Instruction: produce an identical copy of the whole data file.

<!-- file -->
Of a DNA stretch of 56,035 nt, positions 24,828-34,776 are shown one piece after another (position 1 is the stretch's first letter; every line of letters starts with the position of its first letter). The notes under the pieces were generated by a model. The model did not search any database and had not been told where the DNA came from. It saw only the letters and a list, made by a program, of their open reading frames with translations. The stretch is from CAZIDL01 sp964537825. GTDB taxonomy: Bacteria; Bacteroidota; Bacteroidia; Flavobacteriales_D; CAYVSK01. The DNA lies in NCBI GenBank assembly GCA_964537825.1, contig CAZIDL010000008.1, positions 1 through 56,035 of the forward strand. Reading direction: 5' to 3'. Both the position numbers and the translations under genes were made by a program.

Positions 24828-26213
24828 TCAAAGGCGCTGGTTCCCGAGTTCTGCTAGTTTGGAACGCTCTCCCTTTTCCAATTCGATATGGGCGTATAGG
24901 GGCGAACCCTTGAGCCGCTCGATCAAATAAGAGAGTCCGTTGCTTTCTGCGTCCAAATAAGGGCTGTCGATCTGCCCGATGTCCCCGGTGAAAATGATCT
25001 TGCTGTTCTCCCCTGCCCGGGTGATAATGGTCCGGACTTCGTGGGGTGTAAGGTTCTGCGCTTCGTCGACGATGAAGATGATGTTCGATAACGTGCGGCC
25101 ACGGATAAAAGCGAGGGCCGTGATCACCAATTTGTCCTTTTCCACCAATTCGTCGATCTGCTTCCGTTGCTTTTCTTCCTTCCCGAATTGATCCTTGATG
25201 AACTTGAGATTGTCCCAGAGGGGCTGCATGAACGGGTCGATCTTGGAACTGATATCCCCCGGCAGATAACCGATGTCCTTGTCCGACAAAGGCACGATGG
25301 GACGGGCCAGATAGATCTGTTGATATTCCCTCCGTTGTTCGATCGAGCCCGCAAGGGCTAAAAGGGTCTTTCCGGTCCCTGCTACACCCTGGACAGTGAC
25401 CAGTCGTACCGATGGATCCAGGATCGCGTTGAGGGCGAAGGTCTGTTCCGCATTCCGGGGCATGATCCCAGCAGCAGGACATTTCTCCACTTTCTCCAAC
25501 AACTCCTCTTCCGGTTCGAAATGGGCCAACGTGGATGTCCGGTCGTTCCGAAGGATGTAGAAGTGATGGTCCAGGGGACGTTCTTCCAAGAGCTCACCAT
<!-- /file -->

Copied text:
Of a DNA stretch of 56,035 nt, positions 24,828-34,776 are shown one piece after another (position 1 is the stretch's first letter; every line of letters starts with the position of its first letter). The notes under the pieces were generated by a model. The model did not search any database and had not been told where the DNA came from. It saw only the letters and a list, made by a program, of their open reading frames with translations. The stretch is from CAZIDL01 sp964537825. GTDB taxonomy: Bacteria; Bacteroidota; Bacteroidia; Flavobacteriales_D; CAYVSK01. The DNA lies in NCBI GenBank assembly GCA_964537825.1, contig CAZIDL010000008.1, positions 1 through 56,035 of the forward strand. Reading direction: 5' to 3'. Both the position numbers and the translations under genes were made by a program.

Positions 24828-26213
24828 TCAAAGGCGCTGGTTCCCGAGTTCTGCTAGTTTGGAACGCTCTCCCTTTTCCAATTCGATATGGGCGTATAGG
24901 GGCGAACCCTTGAGCCGCTCGATCAAATAAGAGAGTCCGTTGCTTTCTGCGTCCAAATAAGGGCTGTCGATCTGCCCGATGTCCCCGGTGAAAATGATCT
25001 TGCTGTTCTCCCCTGCCCGGGTGATAATGGTCCGGACTTCGTGGGGTGTAAGGTTCTGCGCTTCGTCGACGATGAAGATGATGTTCGATAACGTGCGGCC
25101 ACGGATAAAAGCGAGGGCCGTGATCACCAATTTGTCCTTTTCCACCAATTCGTCGATCTGCTTCCGTTGCTTTTCTTCCTTCCCGAATTGATCCTTGATG
25201 AACTTGAGATTGTCCCAGAGGGGCTGCATGAACGGGTCGATCTTGGAACTGATATCCCCCGGCAGATAACCGATGTCCTTGTCCGACAAAGGCACGATGG
25301 GACGGGCCAGATAGATCTGTTGATATTCCCTCCGTTGTTCGATCGAGCCCGCAAGGGCTAAAAGGGTCTTTCCGGTCCCTGCTACACCCTGGACAGTGAC
25401 CAGTCGTACCGATGGATCCAGGATCGCGTTGAGGGCGAAGGTCTGTTCCGCATTCCGGGGCATGATCCCAGCAGCAGGACATTTCTCCACTTTCTCCAAC
25501 AACTCCTCTTCCGGTTCGAAATGGGCCAACGTGGATGTCCGGTCGTTCCGAAGGATGTAGAAGTGATGGTCCAGGGGACGTTCTTCCAAGAGCTCACCAT